Academy Flexes Arm of Science

With a revamped lab, a list of guest speakers and a new instructor, Torah Academy of Greater Philadelphia has beefed up its middle- and high school science programs. The Rubin Science Center, which opens on Tuesday, Sept. 6, with the start of the school year, will now boast two high-powered microscopes, new computers, a new projector and a new teacher-guided Internet system, along with the more traditional slew of gas lines for Bunsen burners, laboratory tables and cabinets full of gadgets.

"It's a completely stocked science lab!" declared principal Rabbi Joshua Levy. "We already have a great science program. This is a way to get it up a couple of notches."

The redesign of the center, which has a capacity for roughly 25 students, was funded by a grant from Dr. Raphael and Rene Rubin.

'Volumes of Information'
While Torah Academy has had Internet access for a while now, according to Levy, this is the first time an entire science classroom will be able to hook up to the World Wide Web.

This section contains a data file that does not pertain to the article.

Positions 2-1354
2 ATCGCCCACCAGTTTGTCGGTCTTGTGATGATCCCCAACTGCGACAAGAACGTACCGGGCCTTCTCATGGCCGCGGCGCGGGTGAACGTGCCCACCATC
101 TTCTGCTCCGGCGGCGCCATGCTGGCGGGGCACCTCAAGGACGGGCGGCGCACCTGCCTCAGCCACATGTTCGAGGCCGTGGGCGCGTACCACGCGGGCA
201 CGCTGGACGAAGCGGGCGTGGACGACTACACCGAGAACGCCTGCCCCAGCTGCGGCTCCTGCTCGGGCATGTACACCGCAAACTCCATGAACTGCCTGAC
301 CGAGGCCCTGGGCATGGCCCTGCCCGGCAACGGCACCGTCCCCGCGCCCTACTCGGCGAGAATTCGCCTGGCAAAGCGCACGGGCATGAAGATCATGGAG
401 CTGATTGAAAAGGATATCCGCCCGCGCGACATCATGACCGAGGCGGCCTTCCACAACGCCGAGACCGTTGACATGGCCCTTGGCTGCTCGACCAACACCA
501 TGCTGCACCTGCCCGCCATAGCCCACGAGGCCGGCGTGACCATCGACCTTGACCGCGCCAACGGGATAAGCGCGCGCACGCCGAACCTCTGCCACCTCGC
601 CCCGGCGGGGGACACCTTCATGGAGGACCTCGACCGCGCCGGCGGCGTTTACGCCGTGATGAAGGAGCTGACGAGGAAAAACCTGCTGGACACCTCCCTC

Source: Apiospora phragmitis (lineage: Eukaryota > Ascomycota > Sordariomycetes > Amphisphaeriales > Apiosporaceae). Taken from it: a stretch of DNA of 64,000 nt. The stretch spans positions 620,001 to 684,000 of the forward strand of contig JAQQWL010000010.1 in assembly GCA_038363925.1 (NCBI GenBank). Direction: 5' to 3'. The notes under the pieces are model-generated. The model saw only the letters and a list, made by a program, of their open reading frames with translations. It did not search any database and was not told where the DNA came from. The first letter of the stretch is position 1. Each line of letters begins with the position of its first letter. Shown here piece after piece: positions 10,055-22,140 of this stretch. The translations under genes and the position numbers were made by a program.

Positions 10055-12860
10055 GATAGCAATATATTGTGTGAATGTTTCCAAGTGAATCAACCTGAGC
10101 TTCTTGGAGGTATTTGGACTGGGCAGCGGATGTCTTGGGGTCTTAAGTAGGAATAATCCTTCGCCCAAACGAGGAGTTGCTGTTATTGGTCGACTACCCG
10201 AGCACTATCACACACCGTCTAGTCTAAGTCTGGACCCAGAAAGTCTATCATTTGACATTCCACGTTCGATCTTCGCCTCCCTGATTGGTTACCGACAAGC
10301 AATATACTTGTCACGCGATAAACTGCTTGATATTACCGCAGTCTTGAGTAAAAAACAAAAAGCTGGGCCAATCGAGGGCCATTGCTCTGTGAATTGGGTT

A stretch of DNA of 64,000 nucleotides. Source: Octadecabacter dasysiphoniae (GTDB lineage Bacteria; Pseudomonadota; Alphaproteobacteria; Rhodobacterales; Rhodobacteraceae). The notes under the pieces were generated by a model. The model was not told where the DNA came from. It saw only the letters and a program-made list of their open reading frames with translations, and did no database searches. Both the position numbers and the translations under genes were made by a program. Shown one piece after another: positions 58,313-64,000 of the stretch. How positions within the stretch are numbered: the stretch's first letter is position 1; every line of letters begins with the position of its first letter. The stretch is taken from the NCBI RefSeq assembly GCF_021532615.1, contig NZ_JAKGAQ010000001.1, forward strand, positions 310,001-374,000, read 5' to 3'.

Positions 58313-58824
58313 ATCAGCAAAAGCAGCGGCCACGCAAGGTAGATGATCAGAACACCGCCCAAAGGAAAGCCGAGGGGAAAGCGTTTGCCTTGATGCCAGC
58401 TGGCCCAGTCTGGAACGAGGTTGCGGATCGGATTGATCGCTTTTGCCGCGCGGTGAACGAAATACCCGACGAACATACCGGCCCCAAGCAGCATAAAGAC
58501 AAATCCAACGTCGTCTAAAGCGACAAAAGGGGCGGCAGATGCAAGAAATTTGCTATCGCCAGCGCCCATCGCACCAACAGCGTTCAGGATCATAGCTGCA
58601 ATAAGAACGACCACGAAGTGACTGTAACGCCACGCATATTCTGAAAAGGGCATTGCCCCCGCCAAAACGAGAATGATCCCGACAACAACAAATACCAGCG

That kind of connectivity, he added, offers a wealth of possibilities.

"They'll be able to research topics and get volumes of information," he said.

Along with the new equipment, the school plans to send its budding scientists on a number of field trips.

"We'll go to science centers around New York, to research pharmaceutical facilities and visit some laboratories," relayed Levy.

The school also plans to call in the professionals.

"The speakers that are going to be [addressing] the children are experts in science and medicine," said the principal.

To help launch the center, explained Levy, the school hired a new instructor – Kim Ragazino – who with a background in natural and environmental sciences will "expand this program way past the textbook."



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